The Final Ingredient

While CO-OP Shared Branching continued operating out of its headquarters in Duluth, Georgia, and Southfield, Michigan, FSCC was still making traction on their own, predominantly in the Western states. After years of operating separately, FSCC signed a letter of intent to combine with CO-OP Financial Services on September 20, 2011. The combination was completed in January of 2012, making the two organizations one company as of the New Year. The agreement truly represents a “coming full circle” for FSCC as a business. FSCC was created in 1990 and originally operated under a management agreement with CO-OP Financial Services (then known as CO-OP Network). In 1999, as Chairman of the Board of FSCC, Stan Hollen, now president/CEO of CO-OP Financial Services, hired Sarah Canepa Bang as FSCC president/CEO.

The agreement marks a bringing together of all the major pieces of the credit union movement’s decades-old shared branching initiative. The combination of shared branching services will not only provide a significant expansion of locations  for credit union members, but also greater efficiencies in branding, technology, and administrative costs that can be redirected to more competitive pricing and enhanced patron dividends for network participants. The combination of CO-OP and FSCC blends the strengths and value of both companies, creating a more tightly integrated and efficient shared branching network for the movement.

Extending Member Service and Convenience

While banks are shuttering branches, CO-OP Shared Branching is continuing network growth, with 428 shared branching outlets opened in 2011. This expansion truly enables credit unions to compete and win against banks in terms of the access and convenience they can offer their members. With CO-OP Shared Branching, credit unions offer members the security of a local credit union, coupled with the convenience of a branch network the size of the largest of banks.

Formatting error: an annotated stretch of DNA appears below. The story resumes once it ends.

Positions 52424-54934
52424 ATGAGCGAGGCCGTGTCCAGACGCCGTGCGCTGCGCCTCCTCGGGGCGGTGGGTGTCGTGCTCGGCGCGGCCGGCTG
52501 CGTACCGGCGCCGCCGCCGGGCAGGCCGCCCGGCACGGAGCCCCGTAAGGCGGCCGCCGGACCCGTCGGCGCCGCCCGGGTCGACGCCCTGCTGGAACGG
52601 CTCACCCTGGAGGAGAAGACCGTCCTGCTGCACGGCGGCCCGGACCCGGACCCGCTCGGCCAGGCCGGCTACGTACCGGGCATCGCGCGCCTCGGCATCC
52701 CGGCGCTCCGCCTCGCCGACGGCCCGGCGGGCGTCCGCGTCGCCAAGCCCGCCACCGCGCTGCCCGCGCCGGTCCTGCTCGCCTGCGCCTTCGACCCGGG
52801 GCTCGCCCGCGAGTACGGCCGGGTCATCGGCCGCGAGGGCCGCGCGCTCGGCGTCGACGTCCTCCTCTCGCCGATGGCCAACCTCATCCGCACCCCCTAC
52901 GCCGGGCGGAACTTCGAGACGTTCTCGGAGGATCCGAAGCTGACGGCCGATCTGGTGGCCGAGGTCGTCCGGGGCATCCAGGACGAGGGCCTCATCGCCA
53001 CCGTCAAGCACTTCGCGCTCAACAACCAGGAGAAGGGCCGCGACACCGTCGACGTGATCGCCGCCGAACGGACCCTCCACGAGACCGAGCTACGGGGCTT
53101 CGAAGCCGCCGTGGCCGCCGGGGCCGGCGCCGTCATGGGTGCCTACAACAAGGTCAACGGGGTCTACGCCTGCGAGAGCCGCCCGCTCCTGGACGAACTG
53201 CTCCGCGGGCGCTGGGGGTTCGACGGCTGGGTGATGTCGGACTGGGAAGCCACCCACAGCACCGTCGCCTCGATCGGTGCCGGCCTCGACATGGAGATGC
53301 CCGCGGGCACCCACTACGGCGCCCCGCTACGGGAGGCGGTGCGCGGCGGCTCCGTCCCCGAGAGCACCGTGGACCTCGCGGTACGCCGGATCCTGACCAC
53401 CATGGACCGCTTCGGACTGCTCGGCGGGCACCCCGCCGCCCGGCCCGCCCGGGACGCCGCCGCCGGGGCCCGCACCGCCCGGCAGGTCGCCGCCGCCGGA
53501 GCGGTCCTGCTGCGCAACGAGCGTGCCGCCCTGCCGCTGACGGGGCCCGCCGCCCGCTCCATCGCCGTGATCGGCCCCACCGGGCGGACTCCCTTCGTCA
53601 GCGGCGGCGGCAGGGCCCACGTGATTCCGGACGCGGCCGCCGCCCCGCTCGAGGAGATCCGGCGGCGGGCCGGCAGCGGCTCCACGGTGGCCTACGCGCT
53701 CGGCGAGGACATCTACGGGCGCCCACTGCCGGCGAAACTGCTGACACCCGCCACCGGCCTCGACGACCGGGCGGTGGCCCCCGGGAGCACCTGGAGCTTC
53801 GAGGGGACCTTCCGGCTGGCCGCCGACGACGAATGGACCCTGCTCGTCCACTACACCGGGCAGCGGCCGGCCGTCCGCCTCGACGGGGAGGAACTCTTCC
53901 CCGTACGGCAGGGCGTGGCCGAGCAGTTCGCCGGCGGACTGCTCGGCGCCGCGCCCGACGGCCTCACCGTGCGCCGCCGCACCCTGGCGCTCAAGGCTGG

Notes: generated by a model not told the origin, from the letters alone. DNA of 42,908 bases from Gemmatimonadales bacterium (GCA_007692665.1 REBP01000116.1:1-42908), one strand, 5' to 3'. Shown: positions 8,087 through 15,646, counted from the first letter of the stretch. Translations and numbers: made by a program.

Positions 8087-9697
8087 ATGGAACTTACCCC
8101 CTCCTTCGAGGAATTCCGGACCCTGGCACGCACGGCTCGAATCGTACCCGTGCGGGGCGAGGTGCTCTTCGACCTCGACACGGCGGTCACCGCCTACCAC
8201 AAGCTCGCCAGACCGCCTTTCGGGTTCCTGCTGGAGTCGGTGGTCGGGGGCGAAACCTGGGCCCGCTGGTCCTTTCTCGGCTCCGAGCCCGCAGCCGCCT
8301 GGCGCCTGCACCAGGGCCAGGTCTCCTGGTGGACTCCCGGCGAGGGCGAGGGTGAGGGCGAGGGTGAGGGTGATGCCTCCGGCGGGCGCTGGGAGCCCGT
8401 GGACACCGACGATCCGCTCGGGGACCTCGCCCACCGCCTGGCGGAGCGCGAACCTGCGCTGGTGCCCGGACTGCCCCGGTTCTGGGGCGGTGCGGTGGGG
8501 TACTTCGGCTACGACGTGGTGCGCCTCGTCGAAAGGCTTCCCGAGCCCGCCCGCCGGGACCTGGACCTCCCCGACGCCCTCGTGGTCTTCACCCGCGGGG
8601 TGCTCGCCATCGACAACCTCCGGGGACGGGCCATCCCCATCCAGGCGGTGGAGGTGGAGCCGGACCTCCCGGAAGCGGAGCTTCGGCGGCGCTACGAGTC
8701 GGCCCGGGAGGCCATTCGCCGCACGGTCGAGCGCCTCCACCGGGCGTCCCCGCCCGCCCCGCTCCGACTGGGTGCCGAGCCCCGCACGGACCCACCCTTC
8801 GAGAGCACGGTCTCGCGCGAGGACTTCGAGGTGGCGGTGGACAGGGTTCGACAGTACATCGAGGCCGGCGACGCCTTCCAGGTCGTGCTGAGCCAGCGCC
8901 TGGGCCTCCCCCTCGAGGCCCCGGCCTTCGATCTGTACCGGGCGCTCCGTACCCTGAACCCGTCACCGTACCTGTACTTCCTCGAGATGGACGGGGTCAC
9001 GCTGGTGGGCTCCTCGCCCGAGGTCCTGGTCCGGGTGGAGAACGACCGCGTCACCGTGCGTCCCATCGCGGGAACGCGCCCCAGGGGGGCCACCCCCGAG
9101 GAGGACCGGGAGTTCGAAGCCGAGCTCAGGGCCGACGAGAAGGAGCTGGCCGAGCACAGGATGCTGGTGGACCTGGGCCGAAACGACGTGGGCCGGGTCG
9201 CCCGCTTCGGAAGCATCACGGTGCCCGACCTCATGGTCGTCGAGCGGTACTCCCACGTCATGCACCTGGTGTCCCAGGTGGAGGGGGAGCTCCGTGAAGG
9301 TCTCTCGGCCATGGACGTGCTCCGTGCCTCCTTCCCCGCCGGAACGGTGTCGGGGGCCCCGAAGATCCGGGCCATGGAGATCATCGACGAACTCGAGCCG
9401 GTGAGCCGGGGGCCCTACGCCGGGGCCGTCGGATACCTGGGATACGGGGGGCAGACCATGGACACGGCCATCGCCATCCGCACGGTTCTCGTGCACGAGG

Powered by the Next Generation Network (NGN), shared branching is just one of an array of products offered by CO-OP Financial Services that give credit unions the touch points they need to reach every member demographic. Through one streamlined, cost-effective, technologically advanced platform, CO-OP aggregates convenience-based services.

Nearing 30 years of credit union service, CO-OP also connects credit union members to their accounts through network services and payment processing. With a total of 3,000 credit union members, 30 million cardholders, 28,000 surcharge-free ATMs, and 160 million-plus monthly transactions, CO-OP Financial Services is the nation’s largest Credit Union Service Organization.

To find out more about how CO-OP Shared Branching can meet your members’ account access needs, please contact Brian McCue, Norma Garza, and Cheryl Sayers in the Remote Transactions area are all available to answer questions. 


CO-OP Financial Services is an endorsed business partner of Credit Union Resources, Inc. and an industry leader in access and convenience products for credit unions. With more than 30 years of credit union service, CO-OP connects credit union members to their accounts through network services, payment processing, e-commerce, CO-OP shared branching, and call center services. A total of 3,500 member credit unions, 30 million cardholders, nearly 30,000 surcharge-free ATMs, more than 5,000 shared branch locations, and 200 million-plus monthly transactions make CO-OP Financial Services the nation's largest credit union service organization offering resources that enable deeper member engagement to help credit unions prosper. To learn more visit www.co-opfs.org.